This is a subject I've been working on for a very long time now, but still did not manage to fully understand the interesting properties of this matrix $\mathbf{A}$.

First, let's define two matrices:

$\mathbf{N}$ is the following matrix: \begin{equation} \mathbf{N}=\begin{bmatrix} \mathbf{I}_n & \mathbf{0}_n \\ \mathbf{0}_n & \mathbf{P}^{-1}\begin{bmatrix}1 & && \\ & \ddots && \\ & & 1& \\ &&& -1 \end{bmatrix}\mathbf{P} \end{bmatrix}\in\mathbb{R}^{2n\times2n} \end{equation} where $\mathbf{P}\in\mathbb{R}^{n\times n}$ is any invertible matrix.

with $\omega_i>0$ and $t>0$, the block-diagonal matrix: \begin{equation} \mathbf{S}(t)=\begin{bmatrix} \begin{bmatrix} \cos(\omega_1t) & \\& \ddots & \\ & & \cos(\omega_n t) \end{bmatrix} & \begin{bmatrix} \dfrac{\sin(\omega_1t)}{\omega_1} & \\& \ddots & \\ & & \dfrac{\sin(\omega_nt)}{\omega_n} \end{bmatrix} \\ \begin{bmatrix} -\omega_1 \sin(\omega_1t) & \\& \ddots & \\ & & -\omega_n\sin(\omega_n t) \end{bmatrix} & \begin{bmatrix} \cos(\omega_1t) & \\& \ddots & \\ & & \cos(\omega_n t) \end{bmatrix}\end{bmatrix}\in\mathbb{R}^{2n\times2n} \end{equation}

The eigenvalues of $\mathbf N$ are of course 1 (multiplicity $2n-1$) and $-1$ (multiplicity $1$). The eigenvalues of $\mathbf{S}(t)$, which is an exponential matrix, are the $n$ couples of the complex conjugates $(\exp(i\omega_jt),\overline{\exp(i\omega_jt)})$.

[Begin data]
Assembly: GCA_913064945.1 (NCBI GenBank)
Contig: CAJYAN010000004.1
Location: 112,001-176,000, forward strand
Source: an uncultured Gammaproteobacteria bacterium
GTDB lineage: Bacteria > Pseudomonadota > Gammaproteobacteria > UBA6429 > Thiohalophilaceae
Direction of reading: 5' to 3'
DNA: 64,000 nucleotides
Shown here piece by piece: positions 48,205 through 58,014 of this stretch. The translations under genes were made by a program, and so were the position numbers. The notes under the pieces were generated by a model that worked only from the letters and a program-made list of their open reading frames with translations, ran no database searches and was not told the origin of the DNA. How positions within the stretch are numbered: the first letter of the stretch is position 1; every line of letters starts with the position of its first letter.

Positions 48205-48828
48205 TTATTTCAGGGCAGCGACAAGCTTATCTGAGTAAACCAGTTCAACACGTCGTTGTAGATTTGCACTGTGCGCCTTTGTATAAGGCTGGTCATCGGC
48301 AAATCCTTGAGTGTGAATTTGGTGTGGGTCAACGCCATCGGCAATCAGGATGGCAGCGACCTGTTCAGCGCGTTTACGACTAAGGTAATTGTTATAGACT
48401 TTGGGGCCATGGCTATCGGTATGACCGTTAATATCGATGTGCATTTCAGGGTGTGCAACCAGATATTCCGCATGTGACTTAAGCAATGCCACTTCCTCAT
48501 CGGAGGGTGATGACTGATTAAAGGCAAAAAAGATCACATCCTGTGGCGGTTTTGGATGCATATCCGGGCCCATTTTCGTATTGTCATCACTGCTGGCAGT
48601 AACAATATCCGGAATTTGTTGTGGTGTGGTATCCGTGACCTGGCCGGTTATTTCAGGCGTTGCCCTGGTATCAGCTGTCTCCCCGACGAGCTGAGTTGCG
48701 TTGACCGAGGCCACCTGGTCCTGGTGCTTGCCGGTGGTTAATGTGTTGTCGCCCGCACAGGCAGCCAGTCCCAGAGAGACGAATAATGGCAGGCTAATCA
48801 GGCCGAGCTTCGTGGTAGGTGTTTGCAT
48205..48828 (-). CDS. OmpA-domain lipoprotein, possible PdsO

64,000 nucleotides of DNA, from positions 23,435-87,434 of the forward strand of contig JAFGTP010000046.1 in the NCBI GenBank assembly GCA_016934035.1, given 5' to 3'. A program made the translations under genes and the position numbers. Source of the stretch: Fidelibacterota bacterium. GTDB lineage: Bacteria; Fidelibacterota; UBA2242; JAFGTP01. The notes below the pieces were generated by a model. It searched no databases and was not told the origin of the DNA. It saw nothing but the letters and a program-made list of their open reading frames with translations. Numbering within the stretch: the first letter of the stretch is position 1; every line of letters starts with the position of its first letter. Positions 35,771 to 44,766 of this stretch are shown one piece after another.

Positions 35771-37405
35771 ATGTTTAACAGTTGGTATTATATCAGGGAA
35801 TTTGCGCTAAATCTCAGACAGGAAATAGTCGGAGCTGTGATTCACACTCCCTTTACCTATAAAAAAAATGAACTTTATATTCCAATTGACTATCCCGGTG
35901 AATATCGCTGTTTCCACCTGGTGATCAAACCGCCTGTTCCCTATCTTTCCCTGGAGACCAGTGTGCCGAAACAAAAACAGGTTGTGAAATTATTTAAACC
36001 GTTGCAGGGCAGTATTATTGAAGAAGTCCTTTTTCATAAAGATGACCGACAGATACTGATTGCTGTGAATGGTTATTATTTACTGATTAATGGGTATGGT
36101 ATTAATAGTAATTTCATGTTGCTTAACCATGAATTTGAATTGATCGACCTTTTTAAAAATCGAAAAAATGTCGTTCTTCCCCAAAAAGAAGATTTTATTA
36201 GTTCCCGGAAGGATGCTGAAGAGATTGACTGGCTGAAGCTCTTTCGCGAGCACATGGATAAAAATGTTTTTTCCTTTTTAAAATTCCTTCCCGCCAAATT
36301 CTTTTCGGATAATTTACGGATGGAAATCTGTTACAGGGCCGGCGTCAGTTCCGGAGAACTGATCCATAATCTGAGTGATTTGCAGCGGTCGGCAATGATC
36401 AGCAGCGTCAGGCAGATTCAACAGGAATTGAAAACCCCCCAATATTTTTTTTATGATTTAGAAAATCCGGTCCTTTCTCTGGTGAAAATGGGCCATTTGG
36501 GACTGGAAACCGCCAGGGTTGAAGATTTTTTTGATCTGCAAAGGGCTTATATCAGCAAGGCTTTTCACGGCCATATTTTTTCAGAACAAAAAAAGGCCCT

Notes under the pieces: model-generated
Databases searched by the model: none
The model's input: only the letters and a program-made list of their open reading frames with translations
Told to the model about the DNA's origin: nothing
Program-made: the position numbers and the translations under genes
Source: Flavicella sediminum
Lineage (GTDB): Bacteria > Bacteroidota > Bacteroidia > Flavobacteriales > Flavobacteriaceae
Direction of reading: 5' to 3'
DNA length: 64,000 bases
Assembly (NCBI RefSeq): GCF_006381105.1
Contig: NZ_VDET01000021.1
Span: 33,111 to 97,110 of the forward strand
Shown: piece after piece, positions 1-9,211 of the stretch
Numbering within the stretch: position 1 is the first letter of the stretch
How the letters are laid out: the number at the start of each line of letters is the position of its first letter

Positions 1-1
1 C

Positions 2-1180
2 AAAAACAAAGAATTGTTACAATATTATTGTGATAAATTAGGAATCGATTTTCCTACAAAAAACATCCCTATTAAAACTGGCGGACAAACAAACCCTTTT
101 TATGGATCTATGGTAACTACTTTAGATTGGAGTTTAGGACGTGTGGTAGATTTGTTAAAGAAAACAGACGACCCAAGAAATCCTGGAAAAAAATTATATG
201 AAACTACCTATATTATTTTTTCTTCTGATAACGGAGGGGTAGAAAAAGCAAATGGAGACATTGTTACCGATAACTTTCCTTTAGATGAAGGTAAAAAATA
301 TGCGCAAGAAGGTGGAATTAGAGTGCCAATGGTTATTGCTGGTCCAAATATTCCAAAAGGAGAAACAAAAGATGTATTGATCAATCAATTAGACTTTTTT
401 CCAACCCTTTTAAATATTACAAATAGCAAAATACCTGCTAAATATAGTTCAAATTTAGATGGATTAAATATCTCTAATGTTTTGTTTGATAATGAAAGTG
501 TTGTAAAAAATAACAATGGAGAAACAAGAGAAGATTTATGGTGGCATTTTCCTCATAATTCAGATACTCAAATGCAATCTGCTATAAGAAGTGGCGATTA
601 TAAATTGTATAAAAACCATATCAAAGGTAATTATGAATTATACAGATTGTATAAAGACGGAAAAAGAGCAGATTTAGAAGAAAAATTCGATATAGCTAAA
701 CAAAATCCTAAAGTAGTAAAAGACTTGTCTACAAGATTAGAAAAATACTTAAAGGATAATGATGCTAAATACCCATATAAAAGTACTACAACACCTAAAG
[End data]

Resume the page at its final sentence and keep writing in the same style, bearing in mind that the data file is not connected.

Now, we can define $\forall t>0$, $\mathbf{A}(t)=\mathbf N\mathbf S(t)$. We know that the product of the eigenvalues of $\mathbf{A}(t)$ is the product of those of $\mathbf{N}$ and $\mathbf S(t)$, i.e. $-1$.

I observe an interesting property but can't prove where it stems from:

- $1$ and $-1$ are eigenvalues of $\mathbf{A}(t)$ ($\forall t$);
- $1$ and $-1$ are $\color{red}{\text{not}}$ eigenvalues of $\mathbf{A}(t_2)\mathbf{A}(t)$ ($\forall t,t_2$, except maybe for specific values of $\mathbf P$ and $\omega_k$);
- $1$ and $-1$ are eigenvalues of $\mathbf{A}(t_3)\mathbf{A}(t_2)\mathbf{A}(t)$ ($\forall t,t_2,t_3$);
- $1$ and $-1$ are $\color{red}{\text{not}}$ eigenvalues of $\mathbf{A}(t_4)\mathbf{A}(t_3)\mathbf{A}(t_2)\mathbf{A}(t)$ ($\forall t,t_2,t_3,t_4$, except maybe for specific values of $\mathbf P$ and $\omega_k$);
- $\dots$

I managed to prove $1$ and $-1$ are eigenvalues of $\mathbf{A}(t)$ by considering $\mathbf{S}(t)\pm\operatorname{diag}(1,\dots,1,-1,\dots,1)$, calculating its kernel, and building the appropriate vectors (without having to calculate them *explicitly*).

Also, I understand that the product of the eigenvalues of $\mathbf{A}(t_2)\mathbf{A}(t)$ is 1, while that of $\mathbf{A}(t_3)\mathbf{A}(t_2)\mathbf{A}(t)$ is -1, but that does not prove anything.

**Questions**

1) Any suggestion to prove the framed observation would be very welcome: why are apparently 1 and -1 eigenvalues of $\prod_{i=1}^m A(t_i)$ if and only if $m$ is odd?

2) Also, I have the impression that there exists a powerful mathematical framework to study these matrices, but I can't figure out which one, as not being a mathematician; Lie algebra because $\mathbf S(t)$ is an exponential? Galois groups because the eigenvalues are complex conjugate? Zariski topology because @loup blanc mentioned it (see end of answer)?

A simple `Mathematica`

file to reproduce the results is available here. Just play with the arguments of `calculateEigenvals`

to change the dimension $n$ or/and the exponent $m$ (to prove: 1,-1 eigenvalues iff $m$ is odd).

Note that I have already asked the question on math.SX but have not got any answer.